The Historians' History of the World in Twenty-Five Volumes, Volume 07 The History of the Later Roman Empire

Anonymous The Historians' History of the World in Twenty-Five Volumes, Volume 07 The History of the Later Roman Empire
Project Gutenberg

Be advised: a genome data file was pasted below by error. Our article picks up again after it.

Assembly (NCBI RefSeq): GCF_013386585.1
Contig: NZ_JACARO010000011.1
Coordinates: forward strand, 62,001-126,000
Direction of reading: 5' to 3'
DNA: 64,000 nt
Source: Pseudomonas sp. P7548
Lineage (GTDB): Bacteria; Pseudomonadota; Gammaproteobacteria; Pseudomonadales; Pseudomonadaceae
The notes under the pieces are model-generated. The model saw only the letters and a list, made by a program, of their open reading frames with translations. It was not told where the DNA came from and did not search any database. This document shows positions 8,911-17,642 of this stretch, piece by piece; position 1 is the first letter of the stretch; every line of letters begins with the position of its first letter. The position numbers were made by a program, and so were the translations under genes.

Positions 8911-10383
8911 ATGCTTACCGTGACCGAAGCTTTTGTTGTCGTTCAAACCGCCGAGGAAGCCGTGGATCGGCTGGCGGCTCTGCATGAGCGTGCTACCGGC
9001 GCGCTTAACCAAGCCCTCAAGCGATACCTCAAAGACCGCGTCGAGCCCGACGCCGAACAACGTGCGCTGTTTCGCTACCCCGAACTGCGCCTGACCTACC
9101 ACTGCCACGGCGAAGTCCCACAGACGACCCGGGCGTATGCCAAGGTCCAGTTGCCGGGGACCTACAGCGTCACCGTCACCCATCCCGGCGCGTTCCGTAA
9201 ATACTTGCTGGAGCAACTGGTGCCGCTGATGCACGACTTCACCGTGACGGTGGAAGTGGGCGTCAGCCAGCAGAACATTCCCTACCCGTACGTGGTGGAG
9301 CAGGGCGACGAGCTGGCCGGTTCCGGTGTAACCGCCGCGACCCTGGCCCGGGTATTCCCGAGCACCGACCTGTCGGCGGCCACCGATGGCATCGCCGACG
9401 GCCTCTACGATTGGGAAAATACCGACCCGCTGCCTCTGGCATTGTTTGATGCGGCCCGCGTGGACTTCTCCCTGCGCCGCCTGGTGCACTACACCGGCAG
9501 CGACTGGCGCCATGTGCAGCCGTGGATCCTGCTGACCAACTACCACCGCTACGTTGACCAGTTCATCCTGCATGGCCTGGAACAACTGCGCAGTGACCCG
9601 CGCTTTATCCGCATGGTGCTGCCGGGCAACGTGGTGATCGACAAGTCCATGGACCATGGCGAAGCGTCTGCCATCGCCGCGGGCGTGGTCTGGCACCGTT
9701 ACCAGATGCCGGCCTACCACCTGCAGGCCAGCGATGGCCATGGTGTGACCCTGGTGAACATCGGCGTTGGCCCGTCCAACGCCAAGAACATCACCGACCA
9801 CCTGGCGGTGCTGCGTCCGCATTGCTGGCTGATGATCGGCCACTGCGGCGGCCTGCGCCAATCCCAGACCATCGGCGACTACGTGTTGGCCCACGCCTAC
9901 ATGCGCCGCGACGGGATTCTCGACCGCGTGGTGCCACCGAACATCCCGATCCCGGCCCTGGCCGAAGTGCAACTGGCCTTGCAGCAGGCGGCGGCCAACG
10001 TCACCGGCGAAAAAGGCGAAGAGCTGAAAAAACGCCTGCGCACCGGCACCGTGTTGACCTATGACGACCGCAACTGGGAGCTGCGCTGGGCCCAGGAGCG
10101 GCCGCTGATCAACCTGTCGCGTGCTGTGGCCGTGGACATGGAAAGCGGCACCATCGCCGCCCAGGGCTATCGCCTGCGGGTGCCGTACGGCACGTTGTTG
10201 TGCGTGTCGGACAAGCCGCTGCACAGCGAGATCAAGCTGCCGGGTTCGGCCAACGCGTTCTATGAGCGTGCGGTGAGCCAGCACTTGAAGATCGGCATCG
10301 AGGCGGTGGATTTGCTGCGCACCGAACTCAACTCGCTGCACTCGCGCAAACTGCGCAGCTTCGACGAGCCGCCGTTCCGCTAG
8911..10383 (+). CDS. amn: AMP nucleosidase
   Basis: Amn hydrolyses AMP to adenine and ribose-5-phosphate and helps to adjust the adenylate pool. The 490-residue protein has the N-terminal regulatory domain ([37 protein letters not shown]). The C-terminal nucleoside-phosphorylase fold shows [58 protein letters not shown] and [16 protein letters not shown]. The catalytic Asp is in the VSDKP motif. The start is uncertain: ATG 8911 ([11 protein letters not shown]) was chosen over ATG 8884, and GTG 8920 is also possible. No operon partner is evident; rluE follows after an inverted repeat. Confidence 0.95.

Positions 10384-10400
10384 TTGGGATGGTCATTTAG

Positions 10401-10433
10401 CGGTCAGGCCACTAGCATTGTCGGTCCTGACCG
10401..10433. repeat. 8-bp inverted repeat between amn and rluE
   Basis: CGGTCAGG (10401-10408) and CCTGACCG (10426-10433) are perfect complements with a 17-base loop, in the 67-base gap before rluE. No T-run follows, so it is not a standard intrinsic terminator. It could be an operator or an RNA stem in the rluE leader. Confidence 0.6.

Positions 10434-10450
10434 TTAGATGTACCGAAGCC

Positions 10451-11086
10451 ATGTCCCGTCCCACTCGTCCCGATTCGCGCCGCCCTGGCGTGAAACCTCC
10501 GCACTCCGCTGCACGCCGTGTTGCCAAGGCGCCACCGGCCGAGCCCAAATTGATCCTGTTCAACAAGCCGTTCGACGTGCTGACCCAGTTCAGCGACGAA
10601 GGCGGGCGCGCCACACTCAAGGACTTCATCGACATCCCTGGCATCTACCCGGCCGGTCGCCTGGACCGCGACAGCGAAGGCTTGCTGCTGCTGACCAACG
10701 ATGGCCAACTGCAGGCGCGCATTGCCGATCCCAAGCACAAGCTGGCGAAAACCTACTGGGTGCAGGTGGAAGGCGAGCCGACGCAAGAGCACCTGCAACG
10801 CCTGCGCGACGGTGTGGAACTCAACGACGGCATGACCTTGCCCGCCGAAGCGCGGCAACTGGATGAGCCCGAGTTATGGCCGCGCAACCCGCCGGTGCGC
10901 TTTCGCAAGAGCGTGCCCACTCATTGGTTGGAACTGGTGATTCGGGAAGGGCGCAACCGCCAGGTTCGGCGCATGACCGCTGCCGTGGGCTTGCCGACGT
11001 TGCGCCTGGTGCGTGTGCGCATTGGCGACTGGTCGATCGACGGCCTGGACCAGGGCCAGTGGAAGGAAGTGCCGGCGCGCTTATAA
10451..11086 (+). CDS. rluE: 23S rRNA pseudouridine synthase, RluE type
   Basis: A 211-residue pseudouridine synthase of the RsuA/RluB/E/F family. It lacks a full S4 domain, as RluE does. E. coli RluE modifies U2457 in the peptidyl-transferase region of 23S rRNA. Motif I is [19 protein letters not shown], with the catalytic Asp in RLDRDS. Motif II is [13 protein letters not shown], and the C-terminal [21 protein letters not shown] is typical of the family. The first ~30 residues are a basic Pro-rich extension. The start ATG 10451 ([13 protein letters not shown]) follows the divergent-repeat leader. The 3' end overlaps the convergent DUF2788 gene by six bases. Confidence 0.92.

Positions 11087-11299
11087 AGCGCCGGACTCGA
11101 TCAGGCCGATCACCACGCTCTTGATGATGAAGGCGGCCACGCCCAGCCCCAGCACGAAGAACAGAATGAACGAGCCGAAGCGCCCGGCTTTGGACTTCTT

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The fifth century is, in a way, the beginning of the history of Europe. Until the hordes of Goths, Vandals, and Franks came out from the fastnesses beyond the Rhine and Danube and played their part upon the cleared arena of the empire itself, the history of the world was antique. The history of the later empire is still a part of the continuous but shifting history of the Mediterranean peoples. The civilisation which the legions of Constantine protected was not the product of Rome, it was the work of an antiquity which even then stretched farther back, three times farther, than all the distance which separates his time from ours. The empire was all antiquity, fused into a gigantic unit, and protected by the legions drawn from every quarter of the world, from Spain to Syria. As it grew old its roots sank deeper into the past. When it had taken all that Greece had to offer in art and literature, the tongue of Greece gave free access to the philosophy of the orient, and as its pantheon filled with all the gods of the world, its thought became the reflex of that of the Hellenised east. If Rome conquered the ancient world, it was made captive in return. The last pagan god to shine upon the standards of the legions was Mithras, the Sun-god of the Persians, while Isis shared with Jupiter the temple on the Capitol. This world entrenched behind the bulwarks that stretched from Solway to Nineveh, brooding upon its past, was quickened with but one new thought,—and that was an un-Roman one,—the strange, unworldly, Christian faith. The peoples that had become subjects of Rome were now to own a high allegiance to one whom it had condemned as a Jewish criminal; on the verge of its own destruction the empire became Christian. It is the fashion to decry the evil influences of the environment of early Christianity, but it was the best that human history has ever afforded. How would it have fared with Christian doctrine if it had had to do with German barbarians instead of with Greek philosophers, who could fit the new truths into accordance with the teachings of their own antiquity, and Roman administrators who could forge from the molten enthusiasm of the wandering evangelists, the splendid structure of Catholicism. Before the storm burst which was to test the utility of all the antique civilisation, the church was already stronger than its protectors. And so, at the close, the empire stood for two things, antiquity and Christianity.

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